• Jevita Nilson

Writings on Grief

Updated: Sep 8, 2019

In the weeks and months after mum died, I found writing to be therapeutic. About six weeks after her death I got this awful feeling that someday I might forget what happened, and what I felt, around the time she died. Probably a lot of people would wish to forget such details, but I felt it my duty to remember. And so I wrote...

6 June 2018 (6 days before she died)

The previous few days were difficult for mum, she'd been declining rapidly and the nurse finally put her on intravenous medication. She was now bedridden.

I left my son with my best friend for a few hours and headed to see mum. As soon as I saw her, I was shocked. It had only been a couple of days since I’d seen her last, but the change was confronting. She looked disheveled, curled up in bed like an old lady, not able to open her eyes fully or talk properly because of the pain medication.

I showed her a video of my son that I’d taken that morning. He had made a card for her, and he was explaining what he had drawn. At the end of the video he said “I love you Nana”. I tried to hold back my tears but I couldn’t, mum said she loved it but she seemed emotionless, I guess that was the medication.

I had to leave the room to pull myself together. I didn’t want mum to see me get upset, I wanted to be strong for her, but it was such a shock to see her slipping away. A few days ago I had sat across from her on the couch and we’d talked, she was breathless but alert. She’d got up and walked, albeit slowly, to the kitchen to get herself a drink, she wanted to keep doing things for herself for as long as she could. It was a very different thing to see her bedridden, knowing that was where she would stay until she took her last breath.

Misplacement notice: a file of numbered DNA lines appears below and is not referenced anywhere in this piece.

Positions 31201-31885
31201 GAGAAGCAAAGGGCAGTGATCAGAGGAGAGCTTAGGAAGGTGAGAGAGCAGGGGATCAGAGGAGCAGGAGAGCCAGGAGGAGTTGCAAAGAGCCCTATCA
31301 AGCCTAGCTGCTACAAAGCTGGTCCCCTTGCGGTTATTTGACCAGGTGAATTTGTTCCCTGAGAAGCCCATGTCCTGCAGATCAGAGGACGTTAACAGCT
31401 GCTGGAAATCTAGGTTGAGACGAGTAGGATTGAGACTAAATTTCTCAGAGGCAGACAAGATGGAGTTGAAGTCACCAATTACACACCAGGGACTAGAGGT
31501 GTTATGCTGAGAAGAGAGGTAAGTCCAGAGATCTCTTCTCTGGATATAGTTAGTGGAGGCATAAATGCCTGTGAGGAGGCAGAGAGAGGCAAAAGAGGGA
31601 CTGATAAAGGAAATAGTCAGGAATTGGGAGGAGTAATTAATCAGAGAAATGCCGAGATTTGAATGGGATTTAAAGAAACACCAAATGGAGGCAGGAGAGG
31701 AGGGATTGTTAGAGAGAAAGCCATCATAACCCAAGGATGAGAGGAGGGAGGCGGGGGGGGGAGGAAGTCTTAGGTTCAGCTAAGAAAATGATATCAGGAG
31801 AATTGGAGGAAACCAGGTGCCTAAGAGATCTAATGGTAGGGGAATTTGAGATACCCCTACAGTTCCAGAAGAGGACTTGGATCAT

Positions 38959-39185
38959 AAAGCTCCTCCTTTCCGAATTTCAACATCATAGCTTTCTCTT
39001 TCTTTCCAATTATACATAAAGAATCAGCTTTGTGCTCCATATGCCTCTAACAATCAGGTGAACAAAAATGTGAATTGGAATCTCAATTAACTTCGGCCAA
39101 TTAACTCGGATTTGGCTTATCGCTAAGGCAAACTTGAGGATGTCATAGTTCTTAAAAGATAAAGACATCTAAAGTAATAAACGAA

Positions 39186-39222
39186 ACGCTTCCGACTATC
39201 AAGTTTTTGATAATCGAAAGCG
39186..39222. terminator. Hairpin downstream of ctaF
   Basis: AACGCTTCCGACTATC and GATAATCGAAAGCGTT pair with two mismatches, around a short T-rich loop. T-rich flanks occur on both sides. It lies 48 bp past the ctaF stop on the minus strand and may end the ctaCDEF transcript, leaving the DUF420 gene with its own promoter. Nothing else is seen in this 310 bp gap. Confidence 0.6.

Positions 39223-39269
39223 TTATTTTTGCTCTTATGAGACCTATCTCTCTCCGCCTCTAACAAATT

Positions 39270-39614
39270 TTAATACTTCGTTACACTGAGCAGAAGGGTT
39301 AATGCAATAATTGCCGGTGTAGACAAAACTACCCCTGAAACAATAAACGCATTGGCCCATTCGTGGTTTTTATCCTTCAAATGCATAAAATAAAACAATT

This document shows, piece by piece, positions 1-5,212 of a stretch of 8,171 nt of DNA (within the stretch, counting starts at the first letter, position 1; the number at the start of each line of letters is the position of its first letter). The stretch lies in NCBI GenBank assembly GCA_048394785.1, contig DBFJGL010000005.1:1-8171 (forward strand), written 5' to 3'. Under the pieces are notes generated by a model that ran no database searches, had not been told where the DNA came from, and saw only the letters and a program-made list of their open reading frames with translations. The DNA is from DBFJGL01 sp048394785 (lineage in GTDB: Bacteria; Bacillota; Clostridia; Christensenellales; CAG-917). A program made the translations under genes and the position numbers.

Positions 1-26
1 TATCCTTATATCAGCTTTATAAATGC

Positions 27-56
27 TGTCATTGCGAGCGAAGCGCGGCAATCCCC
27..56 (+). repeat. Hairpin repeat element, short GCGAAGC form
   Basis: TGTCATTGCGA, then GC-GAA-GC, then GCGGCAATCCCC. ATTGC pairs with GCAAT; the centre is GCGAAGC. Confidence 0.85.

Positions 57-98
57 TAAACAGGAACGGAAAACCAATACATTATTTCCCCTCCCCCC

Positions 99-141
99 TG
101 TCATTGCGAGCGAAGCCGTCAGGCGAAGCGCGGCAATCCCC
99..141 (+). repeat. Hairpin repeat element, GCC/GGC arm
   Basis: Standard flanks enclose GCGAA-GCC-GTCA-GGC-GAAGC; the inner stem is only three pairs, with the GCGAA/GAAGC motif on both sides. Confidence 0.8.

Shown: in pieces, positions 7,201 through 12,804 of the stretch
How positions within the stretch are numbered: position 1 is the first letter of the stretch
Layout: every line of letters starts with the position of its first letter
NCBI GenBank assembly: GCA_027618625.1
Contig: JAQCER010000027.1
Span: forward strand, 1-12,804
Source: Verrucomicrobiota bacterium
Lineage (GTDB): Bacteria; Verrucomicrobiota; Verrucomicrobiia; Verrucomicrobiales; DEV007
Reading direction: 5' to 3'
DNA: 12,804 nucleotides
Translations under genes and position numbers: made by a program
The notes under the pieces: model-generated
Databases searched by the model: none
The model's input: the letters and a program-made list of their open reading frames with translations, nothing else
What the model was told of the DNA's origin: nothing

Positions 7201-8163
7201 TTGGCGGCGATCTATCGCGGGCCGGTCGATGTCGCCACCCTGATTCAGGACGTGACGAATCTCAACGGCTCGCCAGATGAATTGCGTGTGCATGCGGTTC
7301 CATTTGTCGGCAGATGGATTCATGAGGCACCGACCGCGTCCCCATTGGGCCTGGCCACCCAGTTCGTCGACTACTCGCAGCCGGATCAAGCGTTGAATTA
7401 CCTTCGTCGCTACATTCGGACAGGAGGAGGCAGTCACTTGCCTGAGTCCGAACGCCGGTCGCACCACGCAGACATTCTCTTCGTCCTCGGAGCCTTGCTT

I visited mum a number of times over the next week, sitting with her and chatting while she was lucid, then spending time with dad while she was resting. Every time I saw her, I wasn’t sure whether it would be the last time. I made sure I gave her a hug and a kiss each time I left, just in case.

12 June 2018 (The day she died)

My daughter and I had spent the day with mum. I remember when I walked into her room that day and said “Hi Mum”, she looked up at me and said “You’ve got such a beautiful smile”. That compliment meant so much to me. Even in her final hours she knew how to make other people feel special.

All things considered, she seemed good that day. She was able to communicate with me, although the conversation was very slow and at times confusing. The morphine level had been increased again so she was very drowsy and needed frequent rests, but she had sat up in her bed and eaten some soup for lunch.

She was asleep when we left that day. I didn’t get to say goodbye and give her a hug and a kiss like I had on other days, not knowing I wouldn't get the chance again.

That afternoon, mum became agitated and confused, the nurse came to give her a sedative and my brother went around to help dad. Mum was still very agitated that evening and the nurse had to be called again. We were told that she wouldn’t make it through the night.

I began packing my bag ready to drive back to their house when my brother rang again. “She’s gone”, he said. It happened so quickly, she was calm after the nurse had given her the sedative and then she just stopped breathing. Dad and my brother were with her when she passed. I broke down in tears as I heard the news and relayed it to my husband. Then survival mode kicked in and I pulled myself together, I had to drive now and I couldn’t do that safely through teary eyes.